At Redemption we celebrate the sacrament of communion nearly every week. We do this because it puts the sacrificial work of Jesus in our place at the very center of every worship gathering. One of the potential dangers for a church that celebrates communion each week is that without great care it can become a religious formality - one of those this we do because "that's what we always do." Regardless of how often we take communion, it ought always to be taken seriously. It's not a game. It is not a sad expression of worship, but a serious one. In 1 Corinthians 11:27 the Apostle Paul warns in writing, "Whoever, therefore, eats the bread or drinks the cup of the Lord in an unworthy manner will be guilty of the body and blood of the Lord."
So the question is, how can we take this important expression of worship seriously and properly prepare our hearts for it? Here are the four steps I encouraged our church family in yesterday:
1. Acknowledge your need
We have a tendency to suppress our sin - we mask it, hide it, ignore it and rationalize it. In suppressing the reality of our sin we unknowingly suppress the reality of our need for a Savior. Instead of ignoring our sin, we need to lean into it and allow it to drive us to our need for Jesus' sacrifice on the cross.
2. Examine your heart
Just one verse later in I Corinthians 11:28 Paul again instructs us writing, "Let a person examine himself, then and so eat of the bread and drink of the cup." What are the attitudes, actions, and behaviors not in full submission to Jesus? Whom, or what has captured your affection more than Jesus? Do the hard work of examining your heart in hope of unearthing the indwelling sin that inevitably exists.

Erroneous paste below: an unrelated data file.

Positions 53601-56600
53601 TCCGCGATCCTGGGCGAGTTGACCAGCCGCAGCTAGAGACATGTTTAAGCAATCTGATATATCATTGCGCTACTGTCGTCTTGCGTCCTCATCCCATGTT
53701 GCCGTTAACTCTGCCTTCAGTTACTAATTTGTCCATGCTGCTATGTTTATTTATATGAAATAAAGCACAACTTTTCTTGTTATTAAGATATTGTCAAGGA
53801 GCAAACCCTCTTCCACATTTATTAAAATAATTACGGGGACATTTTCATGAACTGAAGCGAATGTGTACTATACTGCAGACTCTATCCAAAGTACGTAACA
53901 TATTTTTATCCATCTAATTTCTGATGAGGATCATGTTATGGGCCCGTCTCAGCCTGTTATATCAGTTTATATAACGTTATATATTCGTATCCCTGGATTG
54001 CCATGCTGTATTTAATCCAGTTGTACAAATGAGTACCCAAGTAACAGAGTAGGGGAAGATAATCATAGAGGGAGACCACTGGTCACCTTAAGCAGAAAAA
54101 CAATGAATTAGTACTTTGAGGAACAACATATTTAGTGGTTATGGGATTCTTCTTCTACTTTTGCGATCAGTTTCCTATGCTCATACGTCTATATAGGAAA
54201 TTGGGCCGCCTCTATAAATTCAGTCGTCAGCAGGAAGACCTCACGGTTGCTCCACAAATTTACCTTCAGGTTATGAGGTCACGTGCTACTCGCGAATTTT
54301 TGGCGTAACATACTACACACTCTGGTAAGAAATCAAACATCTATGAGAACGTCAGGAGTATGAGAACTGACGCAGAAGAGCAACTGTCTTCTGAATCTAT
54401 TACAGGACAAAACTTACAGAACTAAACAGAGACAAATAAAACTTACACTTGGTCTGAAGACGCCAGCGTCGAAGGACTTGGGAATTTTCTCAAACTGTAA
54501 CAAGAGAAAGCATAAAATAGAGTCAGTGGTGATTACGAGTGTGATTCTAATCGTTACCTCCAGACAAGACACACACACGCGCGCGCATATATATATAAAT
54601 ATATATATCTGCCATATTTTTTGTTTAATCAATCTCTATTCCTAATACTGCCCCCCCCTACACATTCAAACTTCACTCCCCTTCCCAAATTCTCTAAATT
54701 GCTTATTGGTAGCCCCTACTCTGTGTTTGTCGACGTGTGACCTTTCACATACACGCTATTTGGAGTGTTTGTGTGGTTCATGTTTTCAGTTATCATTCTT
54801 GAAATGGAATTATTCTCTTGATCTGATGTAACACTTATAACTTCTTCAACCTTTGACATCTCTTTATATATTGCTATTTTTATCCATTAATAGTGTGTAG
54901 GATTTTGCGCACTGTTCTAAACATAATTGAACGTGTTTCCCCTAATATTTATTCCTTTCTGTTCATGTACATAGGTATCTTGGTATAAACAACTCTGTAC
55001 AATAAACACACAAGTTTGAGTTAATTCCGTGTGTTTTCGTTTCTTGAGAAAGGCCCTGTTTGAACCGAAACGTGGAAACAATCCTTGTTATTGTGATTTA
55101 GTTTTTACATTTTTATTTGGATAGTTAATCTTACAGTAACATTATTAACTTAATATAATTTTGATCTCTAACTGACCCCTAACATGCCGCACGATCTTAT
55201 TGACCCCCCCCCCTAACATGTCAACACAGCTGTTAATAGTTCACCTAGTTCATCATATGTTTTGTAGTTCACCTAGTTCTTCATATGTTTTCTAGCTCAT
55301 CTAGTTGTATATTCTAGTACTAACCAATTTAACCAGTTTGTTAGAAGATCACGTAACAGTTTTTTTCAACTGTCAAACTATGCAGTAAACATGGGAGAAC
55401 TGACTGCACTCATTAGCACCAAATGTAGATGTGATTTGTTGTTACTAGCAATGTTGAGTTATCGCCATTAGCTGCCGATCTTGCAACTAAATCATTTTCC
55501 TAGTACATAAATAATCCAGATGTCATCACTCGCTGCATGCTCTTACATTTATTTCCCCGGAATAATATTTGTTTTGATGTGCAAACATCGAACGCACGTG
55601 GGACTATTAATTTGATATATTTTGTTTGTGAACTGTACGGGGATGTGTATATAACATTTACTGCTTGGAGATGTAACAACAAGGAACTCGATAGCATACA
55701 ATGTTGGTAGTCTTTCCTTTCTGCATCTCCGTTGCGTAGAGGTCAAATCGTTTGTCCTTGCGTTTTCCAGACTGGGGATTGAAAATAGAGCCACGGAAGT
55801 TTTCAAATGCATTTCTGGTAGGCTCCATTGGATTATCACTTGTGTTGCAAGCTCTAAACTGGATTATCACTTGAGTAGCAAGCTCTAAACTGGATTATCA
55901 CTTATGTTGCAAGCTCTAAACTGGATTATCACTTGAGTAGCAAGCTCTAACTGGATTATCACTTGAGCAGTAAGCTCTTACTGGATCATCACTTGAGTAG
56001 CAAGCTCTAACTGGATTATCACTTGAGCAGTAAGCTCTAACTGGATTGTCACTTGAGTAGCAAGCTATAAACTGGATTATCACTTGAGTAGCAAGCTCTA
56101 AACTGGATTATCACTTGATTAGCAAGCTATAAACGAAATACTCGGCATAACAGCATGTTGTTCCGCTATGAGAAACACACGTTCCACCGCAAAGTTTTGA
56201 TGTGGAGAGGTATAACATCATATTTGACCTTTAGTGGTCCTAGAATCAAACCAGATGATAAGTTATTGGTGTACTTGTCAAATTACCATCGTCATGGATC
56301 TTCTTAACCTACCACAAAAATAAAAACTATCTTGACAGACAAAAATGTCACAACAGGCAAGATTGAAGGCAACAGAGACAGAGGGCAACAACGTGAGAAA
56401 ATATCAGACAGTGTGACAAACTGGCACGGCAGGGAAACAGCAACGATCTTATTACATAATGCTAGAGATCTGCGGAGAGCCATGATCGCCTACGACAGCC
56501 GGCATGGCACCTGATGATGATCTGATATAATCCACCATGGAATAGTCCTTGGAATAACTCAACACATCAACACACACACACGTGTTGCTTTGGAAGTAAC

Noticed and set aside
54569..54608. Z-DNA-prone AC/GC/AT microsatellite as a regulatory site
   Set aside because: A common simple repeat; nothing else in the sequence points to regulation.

3. Repent of your sin
To examine your heart and identify your sin is only half the battle. Realizing your sin is not enough, you must repent of it. Repentance is the gift of grace that causes a change of heart, mind, and behavior - it's turning your back on sin and turning your face to God, choosing to go God's way.
4. Take it by faith
As we take the bread and the cup it reminds us of the body and blood of Christ that has provided us with freedom from the penalty and the power of our sin and reconciled us to God. We take these elements by faith - not faith in the elements, but in the One to which the elements point.
Christ died once for sin, that He might bring us to God and restore to us the lives for which we were created (1 Peter 3:18). Communion is our celebration of Christ's sacrifice to save sinners. The severity of the sacrifice demands we celebrate seriously. Each time we're provided the opportunity let's acknowledge our need, examine our hearts, repent of our sin, and take this gift by faith.